New York City is renewing efforts to get more public school children vaccinated against COVID, with new pop-up clinics at schools where rates are low, and an information blitz consisting of robocalls to parents, fliers sent home in backpacks, and town halls with public health officials.
The push, announced Thursday, comes as child vaccination uptake has stalled while recently released data shows gaping disparities among schools. Just over half of students are fully vaccinated.
In elementary schools, 34% of students are vaccinated. The rate ticks up to almost 52% in middle schools, and over 57% in high schools, where students have been eligible to receive the vaccine for much longer. That is according to a Chalkbeat analysis of city data from Feb. 22.
Schools with the largest numbers of low-income students lag farthest behind. About 32% of students are vaccinated at campuses where poverty rates surpass the citywide average. At schools where most students are Black, 35% are vaccinated, compared with 44% at majority-Latino schools, 51% at majority-white schools, and 64% at majority-Asian schools.
A three-week vaccination campaign will begin March 21, officials said, with pop-up clinics at 20 schools each week. Parents will be informed through letters sent home by principals. The city is also holding virtual town halls on March 14 and 16, with translation provided via call-in numbers upon registration (Spanish, Mandarin, and Arabic for the first one, and Spanish, Cantonese, and Bangla for the second).
“Vaccination continues to be our key to keeping COVID-19 numbers low and protecting our loved ones from serious illness,” Mayor Eric Adams said in a statement.
The question is whether the city’s latest push can help move the needle much. Public health officials and organizations leading outreach campaigns say they are up against a wall of distrust and misinformation, healthcare access issues, and other roadblocks. Navigating around them often requires one-on-one conversations, led by people parents can relate to, and tailored to unique concerns of different communities.
Health officials may face particularly tough hurdles given recent news that the vaccine is not as effective at preventing illness among children and adolescents, though it still provides protection against severe illnesses and death.
“It’s important, though, to just not give up,” said Dr. Michelle Nichols, an associate dean at the Morehouse School of Medicine. “Because there are children who are still getting sick or hospitalized unnecessarily.”
Many experts said that it will take more personalized and sustained efforts to convince parents to have their children vaccinated.
“You can’t just go in there and say, ‘I’m offering vaccines today, and you can come in,’ and not have that education portion there,” Nichols said. “People do trust people who look like them, act like them, have the same backgrounds… you do have to meet people where they are.”
Crystal Williams understands what makes people hesitant to vaccinate their children. The mother of 11 lives on Staten Island, which has the lowest public school vaccination rate of any borough at 47%. Two of her children attend school in Brownsville, Brooklyn, where just 38% of students in the district have received at least one vaccine dose. And she volunteers in Brooklyn’s P.S. 25, where only 12% of children have gotten the shot.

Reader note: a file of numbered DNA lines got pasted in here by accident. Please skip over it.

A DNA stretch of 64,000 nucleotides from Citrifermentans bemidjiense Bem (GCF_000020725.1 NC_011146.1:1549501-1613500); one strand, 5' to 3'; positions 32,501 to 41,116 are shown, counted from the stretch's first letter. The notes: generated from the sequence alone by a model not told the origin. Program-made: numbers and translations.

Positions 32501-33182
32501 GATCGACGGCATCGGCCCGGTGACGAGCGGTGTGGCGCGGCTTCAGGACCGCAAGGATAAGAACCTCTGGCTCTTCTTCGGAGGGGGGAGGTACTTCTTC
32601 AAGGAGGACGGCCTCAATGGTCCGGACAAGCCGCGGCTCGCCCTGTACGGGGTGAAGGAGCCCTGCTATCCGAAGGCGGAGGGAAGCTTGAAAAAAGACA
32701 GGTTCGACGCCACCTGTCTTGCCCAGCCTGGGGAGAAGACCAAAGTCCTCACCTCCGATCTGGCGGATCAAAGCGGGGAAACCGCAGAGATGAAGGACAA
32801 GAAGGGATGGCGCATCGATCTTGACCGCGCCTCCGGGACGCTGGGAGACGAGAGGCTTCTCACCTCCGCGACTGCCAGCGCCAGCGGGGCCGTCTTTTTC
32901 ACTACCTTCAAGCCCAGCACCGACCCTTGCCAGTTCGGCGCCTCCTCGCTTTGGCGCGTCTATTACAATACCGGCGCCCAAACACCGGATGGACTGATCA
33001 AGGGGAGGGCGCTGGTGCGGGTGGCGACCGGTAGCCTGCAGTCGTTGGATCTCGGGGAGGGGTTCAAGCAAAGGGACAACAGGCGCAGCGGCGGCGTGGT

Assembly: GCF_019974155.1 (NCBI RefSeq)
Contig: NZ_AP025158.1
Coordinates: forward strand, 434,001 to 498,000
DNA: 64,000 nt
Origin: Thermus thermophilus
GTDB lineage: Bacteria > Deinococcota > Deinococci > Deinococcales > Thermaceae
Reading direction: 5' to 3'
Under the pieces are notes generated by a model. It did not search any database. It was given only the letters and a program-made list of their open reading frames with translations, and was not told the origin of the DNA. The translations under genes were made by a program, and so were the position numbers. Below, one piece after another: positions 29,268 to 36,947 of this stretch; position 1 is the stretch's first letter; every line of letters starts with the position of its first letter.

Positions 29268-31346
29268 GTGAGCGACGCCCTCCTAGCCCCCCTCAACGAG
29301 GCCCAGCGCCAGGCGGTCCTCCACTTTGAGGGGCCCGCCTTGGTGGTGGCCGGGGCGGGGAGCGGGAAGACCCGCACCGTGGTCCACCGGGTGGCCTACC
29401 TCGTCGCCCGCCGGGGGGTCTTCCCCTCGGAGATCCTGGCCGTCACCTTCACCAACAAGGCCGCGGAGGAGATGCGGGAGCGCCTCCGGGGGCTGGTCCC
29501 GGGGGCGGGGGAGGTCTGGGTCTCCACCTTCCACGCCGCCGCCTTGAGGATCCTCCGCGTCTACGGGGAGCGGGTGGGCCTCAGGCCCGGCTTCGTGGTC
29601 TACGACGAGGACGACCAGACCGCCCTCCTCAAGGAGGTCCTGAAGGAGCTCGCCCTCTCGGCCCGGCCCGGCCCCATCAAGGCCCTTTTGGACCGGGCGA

“They just tell me that they’re scared,” she said of other parents she talks to. “I try to encourage them that it’s nothing to be scared about.”
Her 15-year-old daughter got vaccinated in order to play school sports. Seeing that she didn’t have a negative reaction helped Williams feel comfortable enough to vaccinate the rest of her children who were eligible.
Williams said she hopes the city will reconsider using incentives such as gift cards to help persuade reluctant parents.
Dr. Carmen Garcia-Albarran said that access to accurate information about the vaccine has been a huge barrier to getting more shots in the arms of children. She is a pediatrician with Somos, a network of doctors who work with low-income patients in diverse communities.
Once families have a conversation with her, in their native language of Spanish, they usually trust her advice, Dr. Garcia-Albarran said.
“It’s really important that we explain this to the parents: ‘We’re not injecting the virus into your child. It’s safe,’” she said. “No one is going to give their children the vaccine if they don’t understand what’s in the vaccine.”
Jason Autar, who helps lead the anti-poverty nonprofit Oyate Group, has been bringing vaccinations to low-income communities like the South Bronx and Washington Heights. The organization helped organize a handful of pop-up clinics at schools. After an initial show of enthusiasm, few parents are vaccinating their children now, he said.
Autar thinks it’s a combination of people being skeptical of the vaccine, thinking they don’t need it because they’ve already gotten COVID, and not having access to medical care.
Interest has waned so much that the organization is now winding down its vaccination push, shifting gears to providing other services.
In the face of the current hesitation he’s seeing, Autar said that schools could play a major role in breaking through to more parents.
“Obviously, parents send their kids to school from 8 a.m. to 5 or 6 p.m., if they have an extended day. So schools are a trusted entity within the community,” he said. “I think they are a prime institution to continue these COVID relief efforts.”
Alex Zimmerman and Thomas Wilburn contributed.
Christina Veiga is a reporter covering New York City schools with a focus on school diversity and preschool. Contact Christina at firstname.lastname@example.org.